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Humans have figured out a lot in a short space of time. There is no doubt about that.

However, if you've ever engaged in one of these tasks that takes a lot of finesse and work, you begin to wonder--how DID this process get perfected? How DID we as humans do this?


u/Work_Confusion asked:

Ever learned something that made you go "how the heck did humans figure that out?", if so, what is your prime example of that?

Here were some of those answers.


Which Seed Is Which?

Coffee. Who thought to pluck the seed from a coffee tree berry, roast it, then grind it, then mix it with boiling water, then filter out the grounds? That process must have taken centuries to perfect.

elquenuncahabla

I actually know this! Goat herders noticed how their goats went nuts after eating the coffee beans, so that's how they figured out what kind of effect coffee has. Things like roasting, grinding, etc. were discovered by trial and error over time.

w2555

Anthro Language

Spoken language in general. If I utter a lot of noises in a very specific order, you understand my thoughts. I understand evolution, both social and biological, but it still blows my mind.

RLlovin

Thanks, Volcanoes, For The Information

What's inside the earth? I read somewhere that if you imagine the earth as an apple we haven't even drilled past the skin yet, so how do they know?

PowerfulHamster

Continuing Trial And Error

Anything that becomes edible only after several steps like a mushroom you have to boil twice, what was it discovered by a murder on a budget who used the same poison mushroom in 3 pots of tea? Cover it in lye bury it in the ground for a month then it should be good to eat...this fish is deadly except this one tiny bit.

shhh_its_me

Taking Great Care

The Fugu pufferfish. Contains the world's most powerful neurotoxin, but if you cut that sucker just right, you get tasty-fish that sells for $100 a plate. And the best chefs will be able to taint the meat with just enough tetrodotoxin to give the diner a vague sense of tingling, but not die.

Since 1958, fugu chefs must earn a license to prepare and sell fugu to the public. This involves a two- or three-year apprenticeship. The licensing examination process consists of a written test, a fish-identification test, and a practical test, which requires the test-takers to prepare a dish of fugu and and eating it. Only about 35 percent of the applicants pass. Small miscalculations result in failure or, in rare cases, death.

Gemmabeta

Imaginary Numbers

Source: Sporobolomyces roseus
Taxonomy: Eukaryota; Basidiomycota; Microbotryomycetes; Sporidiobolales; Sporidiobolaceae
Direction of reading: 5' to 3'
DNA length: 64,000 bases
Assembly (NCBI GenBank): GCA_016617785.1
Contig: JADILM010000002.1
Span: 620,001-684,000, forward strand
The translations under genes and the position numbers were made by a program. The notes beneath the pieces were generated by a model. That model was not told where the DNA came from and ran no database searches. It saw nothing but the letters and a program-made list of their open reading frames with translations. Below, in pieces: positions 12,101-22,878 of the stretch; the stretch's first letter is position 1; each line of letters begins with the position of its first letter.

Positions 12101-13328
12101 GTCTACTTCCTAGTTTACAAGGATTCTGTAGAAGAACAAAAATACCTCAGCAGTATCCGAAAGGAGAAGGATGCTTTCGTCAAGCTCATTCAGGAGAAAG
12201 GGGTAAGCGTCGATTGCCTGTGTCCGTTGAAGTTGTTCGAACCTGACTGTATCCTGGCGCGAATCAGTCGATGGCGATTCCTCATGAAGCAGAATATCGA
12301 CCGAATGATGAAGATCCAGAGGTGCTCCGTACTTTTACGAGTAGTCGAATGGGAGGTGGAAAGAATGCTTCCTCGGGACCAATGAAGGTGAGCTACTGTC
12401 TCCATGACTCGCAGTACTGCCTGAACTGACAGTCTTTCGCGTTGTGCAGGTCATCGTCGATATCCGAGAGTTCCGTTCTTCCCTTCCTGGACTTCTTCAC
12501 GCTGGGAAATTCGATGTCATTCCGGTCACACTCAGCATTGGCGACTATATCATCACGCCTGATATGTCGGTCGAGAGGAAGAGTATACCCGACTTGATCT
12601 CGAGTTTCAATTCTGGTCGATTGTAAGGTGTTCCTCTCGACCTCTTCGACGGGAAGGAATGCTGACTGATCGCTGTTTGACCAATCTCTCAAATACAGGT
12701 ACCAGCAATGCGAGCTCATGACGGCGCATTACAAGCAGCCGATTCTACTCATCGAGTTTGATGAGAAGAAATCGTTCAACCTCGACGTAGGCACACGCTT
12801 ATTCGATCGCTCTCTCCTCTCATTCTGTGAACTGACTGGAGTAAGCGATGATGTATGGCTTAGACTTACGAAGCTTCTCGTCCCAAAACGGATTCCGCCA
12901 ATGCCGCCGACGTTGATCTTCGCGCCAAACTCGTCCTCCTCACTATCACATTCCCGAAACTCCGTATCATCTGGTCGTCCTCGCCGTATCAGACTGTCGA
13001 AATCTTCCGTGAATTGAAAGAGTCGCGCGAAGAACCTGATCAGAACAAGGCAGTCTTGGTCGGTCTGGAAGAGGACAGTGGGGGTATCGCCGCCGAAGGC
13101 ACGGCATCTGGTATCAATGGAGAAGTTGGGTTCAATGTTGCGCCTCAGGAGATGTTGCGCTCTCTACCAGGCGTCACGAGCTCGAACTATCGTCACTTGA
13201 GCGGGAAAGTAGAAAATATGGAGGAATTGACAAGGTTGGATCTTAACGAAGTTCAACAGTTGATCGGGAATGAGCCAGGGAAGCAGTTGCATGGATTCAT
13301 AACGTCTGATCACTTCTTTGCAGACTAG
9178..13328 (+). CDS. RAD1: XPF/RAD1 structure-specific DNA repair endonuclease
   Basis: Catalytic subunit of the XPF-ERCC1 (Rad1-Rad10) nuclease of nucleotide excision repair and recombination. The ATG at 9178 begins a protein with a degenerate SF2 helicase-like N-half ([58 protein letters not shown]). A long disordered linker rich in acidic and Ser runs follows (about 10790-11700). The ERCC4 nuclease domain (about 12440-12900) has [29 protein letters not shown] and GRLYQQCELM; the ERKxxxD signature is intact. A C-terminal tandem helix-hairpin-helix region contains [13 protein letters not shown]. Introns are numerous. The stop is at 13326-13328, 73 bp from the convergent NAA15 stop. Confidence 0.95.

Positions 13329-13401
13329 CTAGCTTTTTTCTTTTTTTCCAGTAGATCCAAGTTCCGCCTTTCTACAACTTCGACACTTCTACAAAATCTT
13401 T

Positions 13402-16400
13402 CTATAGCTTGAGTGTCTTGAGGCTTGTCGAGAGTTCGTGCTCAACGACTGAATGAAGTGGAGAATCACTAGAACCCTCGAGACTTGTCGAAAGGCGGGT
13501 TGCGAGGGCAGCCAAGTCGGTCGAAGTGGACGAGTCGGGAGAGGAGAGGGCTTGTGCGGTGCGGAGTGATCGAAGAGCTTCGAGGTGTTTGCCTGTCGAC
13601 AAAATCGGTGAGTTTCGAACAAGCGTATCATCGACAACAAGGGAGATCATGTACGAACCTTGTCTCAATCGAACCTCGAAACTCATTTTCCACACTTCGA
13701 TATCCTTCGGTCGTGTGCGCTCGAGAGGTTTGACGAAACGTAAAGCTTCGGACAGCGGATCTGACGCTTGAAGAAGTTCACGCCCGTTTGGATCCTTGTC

That's something that we never really figured out, so we invented imaginary numbers to just kinda make sense of certain things. I always imagine it went like this:

"The equation won't balance unless I throw in a root -1! And I can't do that!"

"But we don't get the grant if we don't solve the equation...."

And a week later, a paper on imaginary numbers is published.

BluegrassTruths

It Only Takes A Moment

Tapioca pudding. Raw cassava is poisonous (cyanide) but if you peel it and grind it down it makes tapioca pudding. So how did that happen? How did a person figure out that after cooking it was OK? So maybe some tribe was starving and sitting by a fire and a cassava tuber fell in the fire and after it cooked they said, "F*** it, I'm gonna peel it and eat it." A mystery to me.

mydogismarley

Necessity Does A Lot Of Work

Sailing upwind. Sailing with the wind is one thing but how did they ever figure out how to design a boat capable of sailing upwind is beyond me. I understand the physics of why it works however it still baffles me that humans figured that out as early as they did.

kg1206

When We Could Have Listened

A friend showed me a video on a building that was discovered buried under sand in Spain--I think it was in Spain. Can't remember what it is called. But one of the buildings was so immensely beautiful and detailed. Even the tiled floor had paintings on it that had been preserved over time. Just boggles my mind. They even had an amazing plumbing system and other things you'd never thought was possible for the era it was built. I'll have to find the documentary and link it - it's amazing.

throwawayedm19

Chz

Milk/cheese.

Humans were pretty much all lactose intolerant for a long time, only babies could really drink milk because of feeding.

So at some point, people just said "screw it" and brute forced milk into adult diets. Created cheese and ate so much that a significant portion of the world can now drink it as adults. Even modern lactose intolerant people just do not care and still eat/drink milk and cheese products.

tatsuedoa

Photo by UX Gun on Unsplash

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